Russian-installed authorities in the Crimean peninsula on Sunday reported shooting down a cruise missile near the city of Kerch and briefly suspending traffic on the Kerch bridge that links the annexed territory to Russia.

The Moscow-appointed governor of Crimea, Sergei Aksyonov, said the interception of the missile by Russian air defenses didn’t result in any damage or casualties. He didn’t offer any details, including the type of the missile and its origin.

In the nearby Russian region of Rostov, authorities on Sunday also reported shooting down a missile. Gov. Vasily Golubev said the missile was Ukrainian, and its debris damaged the roofs of several buildings. No casualties have been reported.

Such attacks far beyond the front line on Russian regions on the border with Ukraine or the annexed Crimean peninsula have become common during the war in Ukraine that has just surpassed its 500-day mark.

Officials in Russian regions and Moscow-appointed authorities in Crimea, which was illegally annexed in 2014, have regularly reported explosions, drone strikes, and even cross-border raids by Ukrainian saboteurs. Kyiv has never openly taken responsibility for these attacks.

Last October, a massive explosion severely damaged the Kerch bridge — a key transport and supply route for Russian troops in Crimea — leaving it out of commission for weeks. In what appeared to be the first direct admission of Kyiv’s involvement, Ukraine’s Deputy Defense Minister Hanna Maliar in a Telegram post on Saturday listed the attack among the country’s main achievements in the war so far.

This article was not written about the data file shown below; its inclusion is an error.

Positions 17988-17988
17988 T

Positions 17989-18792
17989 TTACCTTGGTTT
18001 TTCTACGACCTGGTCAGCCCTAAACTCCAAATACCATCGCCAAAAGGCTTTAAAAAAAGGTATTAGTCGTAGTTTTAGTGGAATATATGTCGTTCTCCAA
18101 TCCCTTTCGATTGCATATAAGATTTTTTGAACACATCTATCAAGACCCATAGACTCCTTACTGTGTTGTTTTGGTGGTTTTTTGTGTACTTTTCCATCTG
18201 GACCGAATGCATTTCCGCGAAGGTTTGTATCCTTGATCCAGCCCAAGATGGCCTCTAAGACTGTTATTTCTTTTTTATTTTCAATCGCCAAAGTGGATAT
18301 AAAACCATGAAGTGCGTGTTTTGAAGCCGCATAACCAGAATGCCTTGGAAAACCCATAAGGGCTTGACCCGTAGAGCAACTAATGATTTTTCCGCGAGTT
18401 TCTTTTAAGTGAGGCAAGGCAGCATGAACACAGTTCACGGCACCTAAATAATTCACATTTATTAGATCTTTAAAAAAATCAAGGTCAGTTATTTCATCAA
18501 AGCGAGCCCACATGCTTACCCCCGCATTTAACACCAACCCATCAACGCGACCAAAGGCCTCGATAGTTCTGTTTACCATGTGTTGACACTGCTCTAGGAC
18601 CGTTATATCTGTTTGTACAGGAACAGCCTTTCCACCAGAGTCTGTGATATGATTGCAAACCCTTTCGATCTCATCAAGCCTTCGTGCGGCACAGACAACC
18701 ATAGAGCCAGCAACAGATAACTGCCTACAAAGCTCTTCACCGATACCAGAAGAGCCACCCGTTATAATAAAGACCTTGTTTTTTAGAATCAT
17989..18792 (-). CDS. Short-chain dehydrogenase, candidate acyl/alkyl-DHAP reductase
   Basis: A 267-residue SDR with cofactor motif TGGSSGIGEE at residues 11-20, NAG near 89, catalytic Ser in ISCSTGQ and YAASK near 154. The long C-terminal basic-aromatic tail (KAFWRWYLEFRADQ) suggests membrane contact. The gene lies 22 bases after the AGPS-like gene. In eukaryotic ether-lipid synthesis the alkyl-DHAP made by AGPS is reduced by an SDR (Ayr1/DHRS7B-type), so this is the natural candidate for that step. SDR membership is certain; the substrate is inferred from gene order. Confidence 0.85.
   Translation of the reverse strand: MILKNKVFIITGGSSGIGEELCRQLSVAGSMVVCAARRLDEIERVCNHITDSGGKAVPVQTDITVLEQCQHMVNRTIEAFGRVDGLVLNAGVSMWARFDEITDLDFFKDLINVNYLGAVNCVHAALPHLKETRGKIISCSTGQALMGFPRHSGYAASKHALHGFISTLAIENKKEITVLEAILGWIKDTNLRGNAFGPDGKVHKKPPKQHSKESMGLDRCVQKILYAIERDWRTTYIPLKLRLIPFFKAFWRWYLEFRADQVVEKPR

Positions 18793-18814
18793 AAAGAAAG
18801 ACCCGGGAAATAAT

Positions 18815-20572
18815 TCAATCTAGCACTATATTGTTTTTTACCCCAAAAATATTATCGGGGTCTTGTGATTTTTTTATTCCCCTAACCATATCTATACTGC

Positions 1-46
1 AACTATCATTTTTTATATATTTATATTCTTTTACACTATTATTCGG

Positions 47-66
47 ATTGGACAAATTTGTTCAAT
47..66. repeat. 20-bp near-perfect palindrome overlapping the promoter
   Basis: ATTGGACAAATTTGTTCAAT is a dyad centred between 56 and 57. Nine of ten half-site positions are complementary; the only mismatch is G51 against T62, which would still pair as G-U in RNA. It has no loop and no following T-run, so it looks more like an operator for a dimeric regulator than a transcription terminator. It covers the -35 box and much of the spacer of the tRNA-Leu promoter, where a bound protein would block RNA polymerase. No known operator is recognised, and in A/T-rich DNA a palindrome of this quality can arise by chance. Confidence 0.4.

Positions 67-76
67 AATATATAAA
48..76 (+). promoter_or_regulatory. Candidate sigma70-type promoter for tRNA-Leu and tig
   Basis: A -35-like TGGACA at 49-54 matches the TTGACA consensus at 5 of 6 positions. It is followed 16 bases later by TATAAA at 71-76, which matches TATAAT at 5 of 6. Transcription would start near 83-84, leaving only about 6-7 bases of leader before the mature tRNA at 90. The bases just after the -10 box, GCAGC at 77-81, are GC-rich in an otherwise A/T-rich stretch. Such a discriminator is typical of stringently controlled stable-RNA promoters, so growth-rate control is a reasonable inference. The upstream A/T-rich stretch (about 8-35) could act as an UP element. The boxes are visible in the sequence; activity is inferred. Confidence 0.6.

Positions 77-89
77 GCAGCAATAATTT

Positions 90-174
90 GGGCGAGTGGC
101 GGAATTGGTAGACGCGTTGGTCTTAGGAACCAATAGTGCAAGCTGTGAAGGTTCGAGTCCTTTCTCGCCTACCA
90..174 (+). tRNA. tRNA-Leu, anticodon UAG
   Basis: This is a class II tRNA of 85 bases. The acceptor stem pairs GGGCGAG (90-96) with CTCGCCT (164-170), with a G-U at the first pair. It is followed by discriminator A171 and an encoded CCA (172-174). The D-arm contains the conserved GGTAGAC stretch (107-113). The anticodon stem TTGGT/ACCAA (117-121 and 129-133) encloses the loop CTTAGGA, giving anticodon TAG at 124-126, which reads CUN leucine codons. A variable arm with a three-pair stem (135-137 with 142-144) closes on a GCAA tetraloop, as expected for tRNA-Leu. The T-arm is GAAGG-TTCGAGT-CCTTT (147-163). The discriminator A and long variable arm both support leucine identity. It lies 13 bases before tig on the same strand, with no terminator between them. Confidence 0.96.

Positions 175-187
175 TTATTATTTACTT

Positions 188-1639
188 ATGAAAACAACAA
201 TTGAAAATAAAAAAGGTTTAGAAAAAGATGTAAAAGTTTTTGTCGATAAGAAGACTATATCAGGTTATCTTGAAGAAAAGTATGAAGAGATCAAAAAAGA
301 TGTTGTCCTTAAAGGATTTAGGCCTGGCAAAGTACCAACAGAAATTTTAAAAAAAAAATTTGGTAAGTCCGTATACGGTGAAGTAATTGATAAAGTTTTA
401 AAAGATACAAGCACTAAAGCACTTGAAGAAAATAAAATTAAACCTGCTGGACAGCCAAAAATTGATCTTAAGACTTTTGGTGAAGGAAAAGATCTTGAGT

“(It’s been) 273 days since (we) carried out the first strike on the Crimean bridge in order to disrupt the logistics for the Russians,” Maliar wrote.

Among other successes, she also mentioned the sinking of the Moskva cruiser — something the Russian authorities refused to attribute to a Ukrainian attack.

Maliar’s post on Sunday caught the attention of Russian state media and officials. Foreign Ministry spokeswoman Maria Zakharova once again called President Volodymyr Zelenskyy’s government a “terrorist regime” in an online statement condemning the attack.

In other developments:

— One of the defense commanders of the Azovstal steel plant in Mariupol who returned to Ukraine on Saturday announced going back to the battlefield. The sprawling steelworks was the last bastion of resistance as Russian forces took control of the port city early on in the war. Azovstal’s more than 2,000 defenders left the steelworks in mid-May 2022 and were taken into Russian captivity.

The five leaders, some of whom were part of the Azov national guard regiment that Russia denounces as neo-Nazi, were freed in a September prisoner swap and taken to Turkey, where they were to remain until the end of the war under the Turkish president’s protection. On Saturday, however, Zelenskyy brought them back to Ukraine. There was no immediate official explanation of how this squared with the conditions of the exchange.

Speaking to reporters in Ukraine upon returning, Denys Prokopenko — one of the five commanders — said he will return to the battlefield. “I am deeply convinced that the army is a team effort. And from today we will continue the fight together with you. We will definitely have our say in battle,” Prokopenko was quoted by Ukrainian media as saying.

— The death toll from the Russian missile strike on Lyman, a city in the partially occupied Donetsk region that was struck on Saturday, rose to nine on Sunday. Lyman is a few kilometers (miles) from the front line, where Russian troops have recently intensified fighting in the forests of Kreminna.

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